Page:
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September 26, 2012

Six Sigma Projects: Always room for improvement

Filed under: Six Sigma — Tags: , , , , — Alec @ 6:13 pm

One of my favorite Six Sigma projects ended up actually being two projects. The first Cellular Manufacturing (1 piece flow) project was so successful on this product that a year later we did a second round of improvement.

Why was the project one of my favorites?  It was all about the attitude. The team’s behavior completely transformed from very negative to enthusiastically driving the whole process. The team really ran with the second Six Sigma event.  Members creatively developed new processes to overcome impossible obstacles. It was a favorite because it showed that you can improve and redo a process 2 or 3 times to reduce waste and variation even more!

The project goal was to reduce lead times by 25% AND reduce costs by 25% on the manufacturing of a complex medical cutting instrument. The original process involved:

  • Takt* time of 2 minutes
  • 26 operations
  • 3 small cells
  • 22 operators (not counting setup)
  • 15 inventory racks
  • spacing between operations was 1752 feet
  • 17-day Lead Time

The capacity exceeded the Takt time on most operations, and the in-process inventory was reflected in the 15 in-process inventory racks. Keep in mind that almost all of these 22 operators were single operation, very fast – often less than a minute ­– very tedious, and mostly manual.

So, we got started. This project involved observing each process, collecting production, scrap, changeover times, doing Value Stream Maps and elemental breakdowns on each process, identifying obstacles, involving all operators for retraining, and a lot of dreaming about “What if”.

After Round One, the process now looked more like this:

  • Takt* time of 2 minutes (or exceeded)
  • 13 operations
  • 8 larger cells
  • 5 free standing operations
  • 13 operators
  • 11 inventory racks
  • 11-day Lead Time

These changes reflected a total capacity reduction by 10%. The lead times were reduced by 25%+, the inventory by 30%, with an investment of less than $10,000.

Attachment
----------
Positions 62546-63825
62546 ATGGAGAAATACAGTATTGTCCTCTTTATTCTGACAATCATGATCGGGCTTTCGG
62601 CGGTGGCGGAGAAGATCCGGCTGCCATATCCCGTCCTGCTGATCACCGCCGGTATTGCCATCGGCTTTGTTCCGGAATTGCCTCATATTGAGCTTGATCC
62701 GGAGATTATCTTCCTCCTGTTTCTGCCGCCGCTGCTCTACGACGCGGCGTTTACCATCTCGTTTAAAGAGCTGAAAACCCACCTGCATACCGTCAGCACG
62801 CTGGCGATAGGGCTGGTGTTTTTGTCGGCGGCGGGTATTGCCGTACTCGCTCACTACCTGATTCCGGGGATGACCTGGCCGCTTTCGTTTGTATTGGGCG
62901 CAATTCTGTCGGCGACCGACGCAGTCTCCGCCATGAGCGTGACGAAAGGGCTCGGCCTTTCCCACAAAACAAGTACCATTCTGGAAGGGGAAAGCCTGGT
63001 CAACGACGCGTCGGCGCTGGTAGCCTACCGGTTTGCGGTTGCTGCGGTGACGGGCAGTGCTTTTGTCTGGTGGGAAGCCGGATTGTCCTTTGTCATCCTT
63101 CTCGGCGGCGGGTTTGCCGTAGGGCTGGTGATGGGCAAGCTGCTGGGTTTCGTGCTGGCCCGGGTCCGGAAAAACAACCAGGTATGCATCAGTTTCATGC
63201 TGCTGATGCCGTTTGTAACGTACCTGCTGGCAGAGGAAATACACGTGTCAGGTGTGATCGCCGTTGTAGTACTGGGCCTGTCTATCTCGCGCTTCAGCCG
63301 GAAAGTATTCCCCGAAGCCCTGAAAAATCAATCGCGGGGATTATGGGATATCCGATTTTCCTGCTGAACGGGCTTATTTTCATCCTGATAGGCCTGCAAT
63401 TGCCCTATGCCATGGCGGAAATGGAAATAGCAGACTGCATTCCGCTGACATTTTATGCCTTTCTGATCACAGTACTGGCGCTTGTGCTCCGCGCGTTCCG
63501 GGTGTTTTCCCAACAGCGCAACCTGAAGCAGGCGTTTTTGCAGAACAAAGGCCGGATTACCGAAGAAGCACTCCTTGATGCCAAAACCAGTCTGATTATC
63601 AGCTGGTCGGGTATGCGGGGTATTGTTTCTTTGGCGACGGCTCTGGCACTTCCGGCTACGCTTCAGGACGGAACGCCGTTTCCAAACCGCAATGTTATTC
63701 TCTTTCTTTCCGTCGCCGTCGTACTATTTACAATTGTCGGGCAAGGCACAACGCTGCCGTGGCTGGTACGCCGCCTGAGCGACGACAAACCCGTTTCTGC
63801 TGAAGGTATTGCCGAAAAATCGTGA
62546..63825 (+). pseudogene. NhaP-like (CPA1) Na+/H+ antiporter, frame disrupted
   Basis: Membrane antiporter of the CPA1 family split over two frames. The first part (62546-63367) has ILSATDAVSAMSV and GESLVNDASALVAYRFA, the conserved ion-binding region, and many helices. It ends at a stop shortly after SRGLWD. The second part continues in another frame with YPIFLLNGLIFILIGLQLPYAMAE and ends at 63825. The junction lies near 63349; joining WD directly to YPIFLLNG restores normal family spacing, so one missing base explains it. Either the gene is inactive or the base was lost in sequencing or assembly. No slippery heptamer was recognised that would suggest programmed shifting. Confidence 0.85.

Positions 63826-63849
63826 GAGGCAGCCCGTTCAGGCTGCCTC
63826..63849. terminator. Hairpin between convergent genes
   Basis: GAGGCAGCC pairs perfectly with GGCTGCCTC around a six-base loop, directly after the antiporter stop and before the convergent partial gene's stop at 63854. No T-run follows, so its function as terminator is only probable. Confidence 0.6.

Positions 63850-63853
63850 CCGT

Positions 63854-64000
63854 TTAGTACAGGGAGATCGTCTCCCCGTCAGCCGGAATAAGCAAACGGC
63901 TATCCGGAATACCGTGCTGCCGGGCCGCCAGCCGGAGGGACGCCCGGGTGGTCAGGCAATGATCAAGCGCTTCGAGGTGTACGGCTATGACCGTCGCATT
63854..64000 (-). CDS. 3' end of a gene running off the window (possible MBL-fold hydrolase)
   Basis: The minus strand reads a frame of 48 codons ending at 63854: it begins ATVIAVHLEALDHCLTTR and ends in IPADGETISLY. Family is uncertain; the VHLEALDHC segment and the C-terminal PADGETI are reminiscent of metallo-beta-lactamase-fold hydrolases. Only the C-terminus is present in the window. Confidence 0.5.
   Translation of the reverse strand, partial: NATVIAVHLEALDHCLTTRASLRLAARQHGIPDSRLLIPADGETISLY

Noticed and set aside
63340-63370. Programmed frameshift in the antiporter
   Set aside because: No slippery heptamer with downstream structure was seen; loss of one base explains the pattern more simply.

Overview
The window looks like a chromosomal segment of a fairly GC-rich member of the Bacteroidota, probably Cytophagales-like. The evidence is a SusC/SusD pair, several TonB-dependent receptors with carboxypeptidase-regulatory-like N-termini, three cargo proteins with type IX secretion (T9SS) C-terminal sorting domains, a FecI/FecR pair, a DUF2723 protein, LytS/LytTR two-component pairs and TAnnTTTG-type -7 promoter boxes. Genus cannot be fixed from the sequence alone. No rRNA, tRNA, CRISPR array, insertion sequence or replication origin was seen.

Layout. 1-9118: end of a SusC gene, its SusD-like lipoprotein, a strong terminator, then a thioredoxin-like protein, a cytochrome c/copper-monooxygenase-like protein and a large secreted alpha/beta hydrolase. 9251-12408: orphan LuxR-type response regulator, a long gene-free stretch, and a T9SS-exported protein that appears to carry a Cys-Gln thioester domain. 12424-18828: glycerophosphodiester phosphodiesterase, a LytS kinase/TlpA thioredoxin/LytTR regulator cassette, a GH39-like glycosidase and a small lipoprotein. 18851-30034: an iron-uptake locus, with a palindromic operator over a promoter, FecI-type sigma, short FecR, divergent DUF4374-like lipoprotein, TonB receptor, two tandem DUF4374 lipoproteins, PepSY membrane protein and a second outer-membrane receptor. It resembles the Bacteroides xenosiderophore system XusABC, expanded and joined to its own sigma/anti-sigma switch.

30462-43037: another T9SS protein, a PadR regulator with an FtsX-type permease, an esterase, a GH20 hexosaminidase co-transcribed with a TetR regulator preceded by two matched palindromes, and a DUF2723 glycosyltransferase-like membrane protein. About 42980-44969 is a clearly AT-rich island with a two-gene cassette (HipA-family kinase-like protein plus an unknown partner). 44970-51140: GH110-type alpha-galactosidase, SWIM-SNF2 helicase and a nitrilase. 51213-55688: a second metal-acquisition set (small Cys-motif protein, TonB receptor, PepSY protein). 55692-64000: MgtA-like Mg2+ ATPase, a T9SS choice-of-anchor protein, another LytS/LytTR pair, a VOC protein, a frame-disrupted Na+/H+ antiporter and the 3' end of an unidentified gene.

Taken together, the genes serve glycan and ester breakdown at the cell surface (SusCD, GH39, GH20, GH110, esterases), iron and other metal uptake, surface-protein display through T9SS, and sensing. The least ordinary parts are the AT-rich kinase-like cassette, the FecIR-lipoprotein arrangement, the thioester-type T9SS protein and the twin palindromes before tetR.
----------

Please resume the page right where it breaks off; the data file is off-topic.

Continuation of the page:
The most significant actions were the implementation of the new cells that had 2 to 4 operations in each cell operated by one person. Doing an elemental breakdown of all operations, it was observed that most of the operators had idle time within the cycles, and that the cycle time was much faster than the needed Takt time.

Another huge change required moving all the machines in the same area and reducing the steps between operations by more than 50%. Plus, by slowing down some operations and utilizing the idle time, 6 additional small cells were accomplished.

There were some technical difficulties of course. We had to adapt a few machines auto start and stop, add some quick change fixture designs to speed up changeover, implement some operator training so they knew how to run all of the 2 to 4 machines in their cell. The conclusion of Round One was very successful and the operators mostly enjoyed the new variety.

The team was reenergized and excited to lead a Round Two of improvements. After Round Two, more of the once “impossible” technical difficulties were eliminated. They began working with the outside vendor for heat treat, which were then picked up and delivered to the cell. Two of the significant changes in the second round were the dedication of a small Cnc into 1 cell and continued redesign of the fixtures. Again, the investment again was less than $10,000. After Round Two the process changes looked like this:

  • 10 operations
  • 10 operators
  • 8 inventory racks
  • under 7 to 10-day Lead Time

To me, the even more exciting part is that there was room for MORE reductions! But the product design difficulties and investment could not be overcome. This excited team did identify a 4-day process if and when the technical problems could be resolved.

*Takt time is the beat of the customer usage ie. how many do they use a day divided by the number of hours a day you want to work.

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